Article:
"If I were to win (again), of course it would be a big event for me, the entire organization of the Washington Capitals and Russian hockey in general," he says. "But right now it is a little early to start talking about that. One has to wait until awards are given."
He's right. Though the votes are due today, the winner won't be announced until late June.
This turns out to be a theme for Ovechkin: He does not like to look ahead - to a potential rematch with Crosby's Penguins, say - or even as far behind as the Olympics, let alone to that time of tension known as the Cold War.
Its political intrigue and military brinkmanship stretched roughly from the years after World War II until the breakup of the USSR in 1991.
Ovechkin was born in 1985, the year Mikhail Gorbachev became general secretary of the USSR's Communist Party.
Gorbachev ushered in a series of reforms that led to glasnost, an openness that increased contact between Soviet citizens and the Western world. The first Soviet player in the NHL was Sergei Priakin of the Calgary Flames in 1988; a half-dozen or so more came in 1989, including Sergei Federov, who stayed long enough to be Ovechkin's teammate last season and the one before.
Ovechkin signed a 13-year, $124 million deal in January 2008. He was the NHL's No. 1 overall draft pick in 2004.
USA TODAY talked to Ovechkin last week on the day President Obama signed a nuclear treaty with Russia, an echo of the one Gorbachev and former president Ronald Reagan signed in Washington in 1987, two months after Ovechkin's second birthday.
"I don't like to look into the past," Ovechkin says. "Who fought? Who didn't fight? What happened? Now it is a completely different world, a completely different situation. So I am very happy with where I am."
Popularity not universal
When Ovechkin scored his 50th goal of the season Friday, Capitals play-by-play voice Joe Beninati exclaimed, "The man with the golden gun."
The reference is to a novel and a movie about James Bond, fictional Cold War spy, even if Ovechkin looks more like a Bond villain of that era, with his wide brow, scruffy growth and oft-broken nose, which leans a little left.
Ovechkin is a villain in many NHL cities. His suspensions came after questionable hits - a knee-on-knee collision with the Carolina Hurricanes' Tim Gleason in November and a check from behind that left the Chicago Blackhawks' Brian Campbell with a broken collarbone and broken ribs in March. Ovechkin lost more than $330,000 in pay.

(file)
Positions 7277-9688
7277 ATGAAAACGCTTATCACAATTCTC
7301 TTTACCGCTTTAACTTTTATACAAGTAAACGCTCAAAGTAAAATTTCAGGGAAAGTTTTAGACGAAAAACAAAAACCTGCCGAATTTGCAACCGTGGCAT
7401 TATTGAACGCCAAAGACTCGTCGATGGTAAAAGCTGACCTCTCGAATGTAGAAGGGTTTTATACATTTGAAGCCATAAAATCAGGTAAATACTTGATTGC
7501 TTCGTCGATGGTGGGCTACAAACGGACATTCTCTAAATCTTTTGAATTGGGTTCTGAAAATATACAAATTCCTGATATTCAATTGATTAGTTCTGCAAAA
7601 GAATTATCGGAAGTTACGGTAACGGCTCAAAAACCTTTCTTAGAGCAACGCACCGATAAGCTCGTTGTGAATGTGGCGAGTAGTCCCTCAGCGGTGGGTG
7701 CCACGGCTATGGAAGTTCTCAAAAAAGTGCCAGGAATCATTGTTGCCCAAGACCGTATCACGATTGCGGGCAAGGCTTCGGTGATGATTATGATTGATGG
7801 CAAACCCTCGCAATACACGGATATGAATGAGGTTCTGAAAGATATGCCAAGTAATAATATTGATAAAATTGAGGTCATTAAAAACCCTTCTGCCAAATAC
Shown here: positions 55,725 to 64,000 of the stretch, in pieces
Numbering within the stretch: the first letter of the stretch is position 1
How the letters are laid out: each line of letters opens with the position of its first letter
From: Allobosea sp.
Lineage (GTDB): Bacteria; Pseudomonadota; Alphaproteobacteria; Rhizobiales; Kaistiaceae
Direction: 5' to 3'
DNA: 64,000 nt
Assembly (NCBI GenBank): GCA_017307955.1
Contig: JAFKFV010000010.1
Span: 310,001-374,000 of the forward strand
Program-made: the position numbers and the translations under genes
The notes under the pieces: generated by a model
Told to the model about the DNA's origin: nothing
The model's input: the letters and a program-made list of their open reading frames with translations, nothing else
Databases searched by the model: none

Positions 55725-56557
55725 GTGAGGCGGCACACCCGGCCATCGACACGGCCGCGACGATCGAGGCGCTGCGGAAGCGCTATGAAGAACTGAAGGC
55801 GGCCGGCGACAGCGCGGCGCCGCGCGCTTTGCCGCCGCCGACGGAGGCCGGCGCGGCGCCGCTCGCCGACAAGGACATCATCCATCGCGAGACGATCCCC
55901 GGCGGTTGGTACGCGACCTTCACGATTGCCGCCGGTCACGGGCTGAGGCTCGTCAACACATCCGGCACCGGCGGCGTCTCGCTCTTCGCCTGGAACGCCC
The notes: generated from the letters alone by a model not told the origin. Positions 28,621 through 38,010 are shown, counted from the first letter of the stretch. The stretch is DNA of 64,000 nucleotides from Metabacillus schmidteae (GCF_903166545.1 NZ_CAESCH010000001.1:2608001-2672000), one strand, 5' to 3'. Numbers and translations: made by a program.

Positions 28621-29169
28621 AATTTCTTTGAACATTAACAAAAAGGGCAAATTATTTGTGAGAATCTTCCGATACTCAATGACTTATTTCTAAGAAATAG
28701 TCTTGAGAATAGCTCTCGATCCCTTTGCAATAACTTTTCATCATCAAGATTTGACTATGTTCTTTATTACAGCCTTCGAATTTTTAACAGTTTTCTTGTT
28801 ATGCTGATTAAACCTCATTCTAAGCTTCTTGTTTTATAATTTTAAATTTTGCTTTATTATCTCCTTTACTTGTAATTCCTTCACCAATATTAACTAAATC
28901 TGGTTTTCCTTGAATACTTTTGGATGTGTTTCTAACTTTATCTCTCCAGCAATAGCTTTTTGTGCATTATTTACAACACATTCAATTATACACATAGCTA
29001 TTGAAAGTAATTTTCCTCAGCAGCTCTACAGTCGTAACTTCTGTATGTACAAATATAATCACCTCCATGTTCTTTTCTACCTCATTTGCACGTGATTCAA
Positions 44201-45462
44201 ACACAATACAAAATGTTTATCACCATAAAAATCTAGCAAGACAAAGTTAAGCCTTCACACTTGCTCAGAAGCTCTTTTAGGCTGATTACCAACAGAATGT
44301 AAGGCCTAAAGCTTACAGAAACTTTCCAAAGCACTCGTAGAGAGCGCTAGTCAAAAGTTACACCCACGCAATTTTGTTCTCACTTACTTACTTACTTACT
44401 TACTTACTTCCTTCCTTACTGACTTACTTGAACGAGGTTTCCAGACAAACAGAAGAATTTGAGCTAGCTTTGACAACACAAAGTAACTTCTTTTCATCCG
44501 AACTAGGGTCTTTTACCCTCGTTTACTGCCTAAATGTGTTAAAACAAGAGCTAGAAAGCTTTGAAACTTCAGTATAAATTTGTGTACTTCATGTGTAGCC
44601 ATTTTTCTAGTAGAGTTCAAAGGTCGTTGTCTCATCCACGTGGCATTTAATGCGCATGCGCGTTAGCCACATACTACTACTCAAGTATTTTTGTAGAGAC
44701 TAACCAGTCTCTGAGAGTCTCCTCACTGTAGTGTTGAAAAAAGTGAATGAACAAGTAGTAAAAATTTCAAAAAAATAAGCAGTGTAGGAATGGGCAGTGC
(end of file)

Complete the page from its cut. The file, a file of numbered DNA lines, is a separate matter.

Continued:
"It is just sometimes that when people are playing hard, people get hurt," Ovechkin says. "But it doesn't change my game."
It did at first, Boudreau says.
"What happened is he stopped playing his game," Boudreau says. "He was worried about hurting people. And I said, 'You have to continue to hit. You have to continue to be you. That's the only way that you're great.' Well, not the only way, but a whole element of his game is being bigger and stronger than most people."
Ovechkin (6-2, 235 pounds) happily takes on all comers. In the Olympics he toppled Zdeno Chara (6-9, 255 pounds) and Jaromir Jagr (6-3, 242 pounds) with YouTube-worthy hits. But he was deeply disappointed at coming away with no medal.
"I don't like to talk about it," he says. "It's closed. . . . It was pretty hard time for us, for me. But right now it's done. So right now playoffs coming. So, new game."
His mother won gold medals in basketball for the Soviet Union in Montreal in 1976 and in Moscow in 1980 (when Cold War drama led to a U.S. boycott). He dearly wants gold of his own.
The 2014 Winter Games are in Sochi, Russia. The NHL has not said if its players will go. Ovechkin has said he'll play anyway, though he stops short of that this time: "We'll see. I want to, but let's talk when it gets closer."
The irony of Washington fans embracing a son of Moscow goes both ways: Many Russian fans love the team that plays in the capital city of their former enemy.
"Last year we had five Russians, now we have three, but it is still considered the most Russian team in the NHL," Varlamov says. "A lot of Russian fans root for the Capitals. A lot love Washington and worry for us."
Ovechkin wears a Russia T-shirt as he sits in front of his locker at the Capitals practice facility. Many of the fans who come to practices and games wear Caps jerseys featuring his No. 8.
He wears No. 8 as homage to his mother. Not many NHL players can say the same.
"Probably they don't have mother who was twice Olympic champion," Ovechkin says.